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ACNE BRIEFS

VOL. 1 NO. 2

PUBLISHED UNDER AN UNRESTICTED EDUCATIONAL GRANT FROM GALDERMA

COMBINATION THERAPY IS THE BEST APPROACH FOR MILD TO MODERATE ACNE

In this issue of Acne Briefs, Gary M. White, MD, chief of dermatology at Kaiser Permanente in San Diego, shares his experience treating acne with what he calls the "two pillars of conventional therapy": a comedolytic agent to open the pores and an antimicrobial to kill the bacterium Propionibacterium acnes, which infects the follicles of acne patients. Recent advances in acne therapy, including the development of new, less irritating topical retinoids that successfully resolve and prevent comedones, have given this two-pillared approach an extra punch. Dr White explains how best to integrate these drugs into effective acne therapy for patients of any age or skin type.

Q. Can you review the various types of acne therapies available, and delineate which part of the pathogenesis of acne they each affect?

Dr White: One of the two pillars of conventional therapy is killing the bacterium P acnes with antimicrobials (Table 1, page 2). We have both topical and oral agents. There is topical benzoyl peroxide, which is probably the best topical agent to kill P acnes, and then we have topical erythromycin and clindamycin. In the past, tetracycline was used topically, but that's not really used much anymore. We have combination therapies, like Benzamycin®, which is a combination of 5% benzoyl peroxide and 3% erythromycin. There are also some products that contain sodium sulfacetamide, like Klaron®, that can be used to kill P acnes.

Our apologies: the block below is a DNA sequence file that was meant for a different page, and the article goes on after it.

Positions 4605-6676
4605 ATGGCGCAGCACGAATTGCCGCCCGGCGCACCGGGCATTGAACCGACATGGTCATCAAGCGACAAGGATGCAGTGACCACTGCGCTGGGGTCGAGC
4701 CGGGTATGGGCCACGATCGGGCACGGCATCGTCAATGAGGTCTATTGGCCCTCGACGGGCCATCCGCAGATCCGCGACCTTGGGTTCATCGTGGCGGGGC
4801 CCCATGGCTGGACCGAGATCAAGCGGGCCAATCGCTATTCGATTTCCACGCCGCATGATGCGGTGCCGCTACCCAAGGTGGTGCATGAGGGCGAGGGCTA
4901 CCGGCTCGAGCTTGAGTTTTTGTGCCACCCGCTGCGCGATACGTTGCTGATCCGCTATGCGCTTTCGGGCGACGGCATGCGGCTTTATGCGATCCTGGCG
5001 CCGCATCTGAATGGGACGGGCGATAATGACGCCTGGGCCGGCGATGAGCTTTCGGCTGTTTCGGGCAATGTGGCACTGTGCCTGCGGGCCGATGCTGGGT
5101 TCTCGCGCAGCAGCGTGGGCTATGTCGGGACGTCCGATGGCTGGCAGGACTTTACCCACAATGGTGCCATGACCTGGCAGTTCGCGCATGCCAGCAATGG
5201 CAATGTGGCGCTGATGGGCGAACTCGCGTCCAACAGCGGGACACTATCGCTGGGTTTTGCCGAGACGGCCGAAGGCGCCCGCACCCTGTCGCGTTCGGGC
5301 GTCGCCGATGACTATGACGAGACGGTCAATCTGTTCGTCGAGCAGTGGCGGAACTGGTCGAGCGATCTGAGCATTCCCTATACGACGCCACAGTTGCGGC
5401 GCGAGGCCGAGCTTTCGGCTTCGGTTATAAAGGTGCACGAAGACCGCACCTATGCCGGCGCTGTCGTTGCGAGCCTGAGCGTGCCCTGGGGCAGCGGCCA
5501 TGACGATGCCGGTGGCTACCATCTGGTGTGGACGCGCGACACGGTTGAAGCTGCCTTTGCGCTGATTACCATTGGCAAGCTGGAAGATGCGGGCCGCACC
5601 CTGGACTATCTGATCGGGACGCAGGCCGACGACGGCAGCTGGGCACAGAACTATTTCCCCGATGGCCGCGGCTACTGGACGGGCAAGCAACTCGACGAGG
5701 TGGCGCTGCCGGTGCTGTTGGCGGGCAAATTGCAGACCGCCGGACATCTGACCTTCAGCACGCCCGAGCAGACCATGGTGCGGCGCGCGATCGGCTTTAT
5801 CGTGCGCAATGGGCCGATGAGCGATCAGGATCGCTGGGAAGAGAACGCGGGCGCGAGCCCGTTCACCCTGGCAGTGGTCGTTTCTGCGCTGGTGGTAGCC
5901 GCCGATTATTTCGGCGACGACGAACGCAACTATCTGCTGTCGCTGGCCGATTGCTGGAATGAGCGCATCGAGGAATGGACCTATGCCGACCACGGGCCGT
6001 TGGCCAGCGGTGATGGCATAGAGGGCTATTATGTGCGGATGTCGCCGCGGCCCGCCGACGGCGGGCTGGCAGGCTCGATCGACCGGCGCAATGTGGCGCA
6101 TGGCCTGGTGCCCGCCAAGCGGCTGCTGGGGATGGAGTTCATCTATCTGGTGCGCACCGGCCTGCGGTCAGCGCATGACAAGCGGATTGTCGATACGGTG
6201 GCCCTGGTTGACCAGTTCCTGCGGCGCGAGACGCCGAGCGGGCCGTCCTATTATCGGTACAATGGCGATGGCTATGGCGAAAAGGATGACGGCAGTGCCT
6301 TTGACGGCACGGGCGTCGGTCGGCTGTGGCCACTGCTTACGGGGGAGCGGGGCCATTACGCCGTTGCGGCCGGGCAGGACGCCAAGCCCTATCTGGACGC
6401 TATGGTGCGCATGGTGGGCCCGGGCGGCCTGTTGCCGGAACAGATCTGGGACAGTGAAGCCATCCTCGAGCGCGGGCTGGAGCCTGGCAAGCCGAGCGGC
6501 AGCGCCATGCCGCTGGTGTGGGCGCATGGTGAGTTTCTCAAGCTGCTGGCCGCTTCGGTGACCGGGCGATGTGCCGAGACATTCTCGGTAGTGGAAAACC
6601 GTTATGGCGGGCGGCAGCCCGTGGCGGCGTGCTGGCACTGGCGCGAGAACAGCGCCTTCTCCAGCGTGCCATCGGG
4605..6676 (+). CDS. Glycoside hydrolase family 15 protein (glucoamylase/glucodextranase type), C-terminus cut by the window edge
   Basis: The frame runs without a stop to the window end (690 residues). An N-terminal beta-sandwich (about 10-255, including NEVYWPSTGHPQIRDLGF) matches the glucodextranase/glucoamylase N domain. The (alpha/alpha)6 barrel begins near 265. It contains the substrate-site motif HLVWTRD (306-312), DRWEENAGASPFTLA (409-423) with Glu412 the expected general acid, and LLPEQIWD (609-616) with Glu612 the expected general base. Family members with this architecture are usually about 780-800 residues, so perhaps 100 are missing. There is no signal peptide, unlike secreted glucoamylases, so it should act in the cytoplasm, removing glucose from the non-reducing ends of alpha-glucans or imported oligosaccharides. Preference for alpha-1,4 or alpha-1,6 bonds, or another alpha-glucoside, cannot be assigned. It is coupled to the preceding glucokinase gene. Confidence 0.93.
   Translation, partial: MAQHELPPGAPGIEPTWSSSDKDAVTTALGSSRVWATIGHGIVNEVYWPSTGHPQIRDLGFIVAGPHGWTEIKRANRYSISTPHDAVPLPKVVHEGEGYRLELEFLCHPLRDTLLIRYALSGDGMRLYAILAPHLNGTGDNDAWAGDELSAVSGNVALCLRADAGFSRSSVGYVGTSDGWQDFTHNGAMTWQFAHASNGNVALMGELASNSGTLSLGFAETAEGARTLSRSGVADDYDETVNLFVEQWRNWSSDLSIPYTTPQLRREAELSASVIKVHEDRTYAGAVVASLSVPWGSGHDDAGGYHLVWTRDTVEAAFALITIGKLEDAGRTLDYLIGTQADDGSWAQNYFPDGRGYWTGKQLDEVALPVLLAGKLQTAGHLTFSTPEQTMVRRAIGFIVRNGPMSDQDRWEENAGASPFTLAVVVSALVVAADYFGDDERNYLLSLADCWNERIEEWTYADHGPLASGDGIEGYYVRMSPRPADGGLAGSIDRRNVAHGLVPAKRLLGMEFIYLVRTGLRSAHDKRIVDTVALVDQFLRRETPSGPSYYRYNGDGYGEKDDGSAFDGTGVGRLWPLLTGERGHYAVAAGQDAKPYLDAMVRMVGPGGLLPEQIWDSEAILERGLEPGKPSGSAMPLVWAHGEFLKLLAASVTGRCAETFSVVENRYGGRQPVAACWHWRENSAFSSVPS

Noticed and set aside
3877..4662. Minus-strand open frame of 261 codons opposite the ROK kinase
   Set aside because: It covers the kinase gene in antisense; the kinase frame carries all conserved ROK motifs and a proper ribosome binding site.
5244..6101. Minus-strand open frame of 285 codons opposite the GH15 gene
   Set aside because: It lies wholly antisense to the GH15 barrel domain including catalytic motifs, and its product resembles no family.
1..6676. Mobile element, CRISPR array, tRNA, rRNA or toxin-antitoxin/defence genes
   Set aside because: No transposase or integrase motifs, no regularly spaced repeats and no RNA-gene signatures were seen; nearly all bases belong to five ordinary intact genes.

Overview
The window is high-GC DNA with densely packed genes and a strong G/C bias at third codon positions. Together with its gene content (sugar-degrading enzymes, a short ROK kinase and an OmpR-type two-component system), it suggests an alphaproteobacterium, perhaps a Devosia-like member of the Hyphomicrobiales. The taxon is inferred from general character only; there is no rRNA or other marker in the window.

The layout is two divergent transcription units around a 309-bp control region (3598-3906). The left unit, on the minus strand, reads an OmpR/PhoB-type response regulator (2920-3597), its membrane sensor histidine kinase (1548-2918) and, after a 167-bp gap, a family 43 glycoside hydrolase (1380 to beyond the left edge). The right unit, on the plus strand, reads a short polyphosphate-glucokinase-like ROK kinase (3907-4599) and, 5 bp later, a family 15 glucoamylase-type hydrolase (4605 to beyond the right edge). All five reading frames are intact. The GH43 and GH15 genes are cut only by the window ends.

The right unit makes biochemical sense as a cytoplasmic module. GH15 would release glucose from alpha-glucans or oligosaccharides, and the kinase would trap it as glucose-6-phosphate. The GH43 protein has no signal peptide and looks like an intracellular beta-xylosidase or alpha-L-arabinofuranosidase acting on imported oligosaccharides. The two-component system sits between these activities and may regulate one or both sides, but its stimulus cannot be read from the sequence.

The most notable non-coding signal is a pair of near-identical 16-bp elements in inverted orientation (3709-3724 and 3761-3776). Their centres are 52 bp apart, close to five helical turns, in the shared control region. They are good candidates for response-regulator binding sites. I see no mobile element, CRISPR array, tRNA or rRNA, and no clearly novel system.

In terms of oral antibiotics, I usually use tetracycline, at a dose of 500 mg twice a day, doxycycline, 50 to 100 mg twice a day, and minocycline, 50 to 100 mg once or twice a day. Those are the drugs that kill P acnes.

As the second pillar, to open up the follicle, to get rid of those comedones, I rely on the retinoids. Retinoids are just fabulous topical agents to do that, and the newer, less irritating retinoids are definitely my favorite. I like Differin® (adapalene) gel, which is excellent for almost any patient, but in particular those with a little oilier complexion or maybe during the summertime. I also like Avita® (tretinoin) cream for patients with sensitive skin or during the wintertime, when the air can be a little drying. I find both of those very

effective. Retin-A Micro® (tretinoin) is another one you might consider. Tazorac® (tazarotene) tends to be a little more irritating and more costly, and so I usually don't use tazarotene.

Azelex® (azelaic acid) has been marketed to have both P acnes-reducing and comedolytic effects, but I think the data don't support its effectiveness in killing P acnes, and its comedolytic effect is not quite as good as that of the retinoids. So, in general, to open up those pores, the retinoids are really the best.

Q. Are there any drawbacks with the drugs used in this "two-pillar" approach?

Dr White: Benzoyl peroxide is very effective in killing P acnes, but the main drawback is the drying effect. Some patients don't tolerate it well, especially if you go to 10%. We modulate that by trying to go with the 5% preparations. Patients can even use it every other day, if they need to. If that still doesn't work, Benzamycin is an excellent product that reduces the irritation of benzoyl peroxide and has, perhaps, even greater efficacy. The one downside to Benzamycin is it's a little more expensive than an over-the-counter drug or even many of the prescription benzoyl peroxides. In terms of sodium sulfacetamide, it probably doesn't kill P acnes as well as benzoyl peroxide, but it may be appropriate for patients with really sensitive skin. Clindamycin is an excellent topical product, though it doesn't kill the P acnes quite as well as benzoyl